Every piece of serveware comes in a variety of styles, but that's especially true of serving platters. They range from mammoth, ornate pieces meant for an entire large turkey to small, simple trays of plastic or melamine better suited to crackers or cookies. If you're just building up a collection of serving pieces, your best bet may be to invest in a set of matched platters in different sizes, like this one from Delling. They're dishwasher-safe, oven-safe, and you can put them in the fridge and freezer as well. The three sizes, ranging from 8 by 12 inches to 16 by 9.5 inches, will accommodate everything from veggies and dip to cupcakes to— yes—a reasonably large turkey and the side walls will keep foods from rolling off as they go from kitchen to tabletop. The classic white style is equally appropriate for daily use or special occasions, so you'll get lots of use out of them, and they nest neatly to minimize storage space between uses.

10. Dansk Vandvid Ceramic Serving Platter With Flowers

Plain white may be the most versatile option for dinnerware, but it's not necessarily the most exciting. If you want a platter that's more of a statement piece, take a look at this oval platter from Dansk Ceramics. Copenhagen-based ceramic artist Niels Refsgaard hand-painted the original floral design that's replicated on these pieces, giving them a look that stands out among their mass-produced competitors. The tray measures 11-1/4 by 8-1/4 inches, plenty large enough for most purposes, and the sturdy stoneware is chip-resistant as well as dishwasher- and microwave-safe.


11. QLans 10.2-Inch Serving Bowls, Set of 2

Salad's not the only thing to come to the table in bowls. Pastas and casseroles can be served this way (you can bring them to the table in a casserole dish, but those aren't always the most aesthetically pleasing), and the classic wooden salad bowl isn't your best option for serving them. Instead, consider serving bowls like these colorful offerings from Qlans. At just over 10 inches in diameter, they'll give you lots of space for pasta or rice dishes, stews, chili, and—yup—salads, if a plain wooden bowl doesn't fit with your personal style. Their bright, colorful mandala patterns are appealing enough to make them display pieces when they're not in use, and they're not large enough to be challenging to store if you'd rather keep them out of harm's way. They're microwave- and dishwasher-safe, as well.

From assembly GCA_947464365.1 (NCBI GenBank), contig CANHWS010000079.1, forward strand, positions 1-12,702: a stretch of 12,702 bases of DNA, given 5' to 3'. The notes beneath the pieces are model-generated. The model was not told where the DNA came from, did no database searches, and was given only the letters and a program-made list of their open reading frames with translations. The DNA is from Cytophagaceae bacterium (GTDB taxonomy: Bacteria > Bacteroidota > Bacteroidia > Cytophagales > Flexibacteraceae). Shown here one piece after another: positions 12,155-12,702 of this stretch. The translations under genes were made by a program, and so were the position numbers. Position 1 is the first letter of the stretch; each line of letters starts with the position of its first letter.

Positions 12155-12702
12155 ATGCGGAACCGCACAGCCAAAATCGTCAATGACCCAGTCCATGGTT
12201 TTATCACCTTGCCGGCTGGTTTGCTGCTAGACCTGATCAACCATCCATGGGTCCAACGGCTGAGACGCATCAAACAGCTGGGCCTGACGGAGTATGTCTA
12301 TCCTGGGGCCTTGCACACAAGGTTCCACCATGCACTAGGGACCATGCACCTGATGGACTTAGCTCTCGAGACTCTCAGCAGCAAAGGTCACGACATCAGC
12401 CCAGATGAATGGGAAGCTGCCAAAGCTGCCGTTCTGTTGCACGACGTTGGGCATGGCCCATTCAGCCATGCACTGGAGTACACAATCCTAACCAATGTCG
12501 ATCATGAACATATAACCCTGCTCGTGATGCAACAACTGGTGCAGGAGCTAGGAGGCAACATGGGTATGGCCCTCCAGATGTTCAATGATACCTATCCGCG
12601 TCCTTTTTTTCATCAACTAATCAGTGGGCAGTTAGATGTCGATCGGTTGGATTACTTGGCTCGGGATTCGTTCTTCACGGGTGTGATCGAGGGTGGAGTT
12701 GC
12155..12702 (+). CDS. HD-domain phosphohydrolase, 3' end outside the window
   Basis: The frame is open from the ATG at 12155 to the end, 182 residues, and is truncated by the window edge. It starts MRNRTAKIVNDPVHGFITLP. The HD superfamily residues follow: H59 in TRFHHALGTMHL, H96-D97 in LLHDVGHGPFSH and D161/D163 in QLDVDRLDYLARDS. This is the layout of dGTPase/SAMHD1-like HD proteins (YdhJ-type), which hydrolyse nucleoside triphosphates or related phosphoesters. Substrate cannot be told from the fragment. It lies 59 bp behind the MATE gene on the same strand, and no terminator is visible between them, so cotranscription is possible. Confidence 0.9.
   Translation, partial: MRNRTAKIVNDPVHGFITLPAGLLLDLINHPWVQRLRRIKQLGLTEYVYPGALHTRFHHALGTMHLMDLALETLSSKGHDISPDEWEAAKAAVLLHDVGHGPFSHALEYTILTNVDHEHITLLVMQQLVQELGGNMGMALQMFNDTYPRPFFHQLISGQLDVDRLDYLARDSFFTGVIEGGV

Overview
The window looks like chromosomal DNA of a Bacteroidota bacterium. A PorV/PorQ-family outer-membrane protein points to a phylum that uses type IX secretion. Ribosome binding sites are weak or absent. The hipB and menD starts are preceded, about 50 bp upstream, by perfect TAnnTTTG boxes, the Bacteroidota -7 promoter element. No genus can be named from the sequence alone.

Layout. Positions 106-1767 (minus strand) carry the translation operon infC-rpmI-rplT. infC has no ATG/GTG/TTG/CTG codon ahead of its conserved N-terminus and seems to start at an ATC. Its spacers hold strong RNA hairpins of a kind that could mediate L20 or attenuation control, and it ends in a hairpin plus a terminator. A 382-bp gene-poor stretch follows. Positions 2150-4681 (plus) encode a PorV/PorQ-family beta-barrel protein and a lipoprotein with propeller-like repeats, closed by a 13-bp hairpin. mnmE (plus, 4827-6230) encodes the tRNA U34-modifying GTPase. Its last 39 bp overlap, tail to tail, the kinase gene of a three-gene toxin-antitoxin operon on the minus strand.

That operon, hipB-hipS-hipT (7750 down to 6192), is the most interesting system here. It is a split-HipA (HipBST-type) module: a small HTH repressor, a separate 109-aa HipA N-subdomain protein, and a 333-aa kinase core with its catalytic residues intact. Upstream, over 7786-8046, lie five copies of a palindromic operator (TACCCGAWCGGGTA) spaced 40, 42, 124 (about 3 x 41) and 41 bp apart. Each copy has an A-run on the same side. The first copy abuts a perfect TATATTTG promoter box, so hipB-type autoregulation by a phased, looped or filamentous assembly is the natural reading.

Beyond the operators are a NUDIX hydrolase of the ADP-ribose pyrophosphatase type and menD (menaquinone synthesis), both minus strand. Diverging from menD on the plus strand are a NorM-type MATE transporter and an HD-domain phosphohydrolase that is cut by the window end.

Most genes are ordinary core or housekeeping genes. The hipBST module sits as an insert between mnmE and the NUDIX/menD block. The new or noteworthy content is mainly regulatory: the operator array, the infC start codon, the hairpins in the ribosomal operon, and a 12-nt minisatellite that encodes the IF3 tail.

12. Bone China Soup Tureen With Lid

Wide, shallow bowls are the best option for serving many foods, but soups are an exception. Carrying soup to the table in that kind of bowl is a challenging exercise at the best of times, and it's exponentially harder if you have kids and pets (or a crowd of friends milling around). A much better and safer option is a covered soup tureen in the classic style, like this one from Lorenzo Import. The lid and rounded sides prevent soup from splashing in all but the worst stumbles, yet the wide opening means that filling the tureen—and serving from it—will be easy and mess-free. The gold-trimmed pattern adds to its classic, old-fashioned appeal, but it's low-key enough to not be out of place in most kitchens. The tureen holds up to 4 quarts of soup at a time, and despite its delicate appearance, it's dishwasher-safe and even oven-safe to 350 degrees Fahrenheit.

13. Libby Round Acacia Wood Footed Cake Stand With Dome

Many desserts can be presented effectively on trays or in individual serving bowls, but a beautifully decorated cake (or even a well-made pie) looks more impressive when it's brought to the table whole, and cut there. The ideal setting for that is a cake stand/server like this one from Libby. The pedestal base is made of hard-wearing acacia wood, which will stand up to years of cake-cutting. Cleaning it afterward is a simple matter of wiping down the wood with a damp cloth, and occasionally oiling it—if it starts to look dry—with the same oil you'd use on a cutting board. The domed lid is glass, as you'd expect from glassware manufacturer Libby, and has a large ball top to give you a firm, reliable grip when lifting it. The glass can be hand-washed in warm water, to remove leftover food, or you can give it a quick wipe with glass cleaner to remove random fingerprints.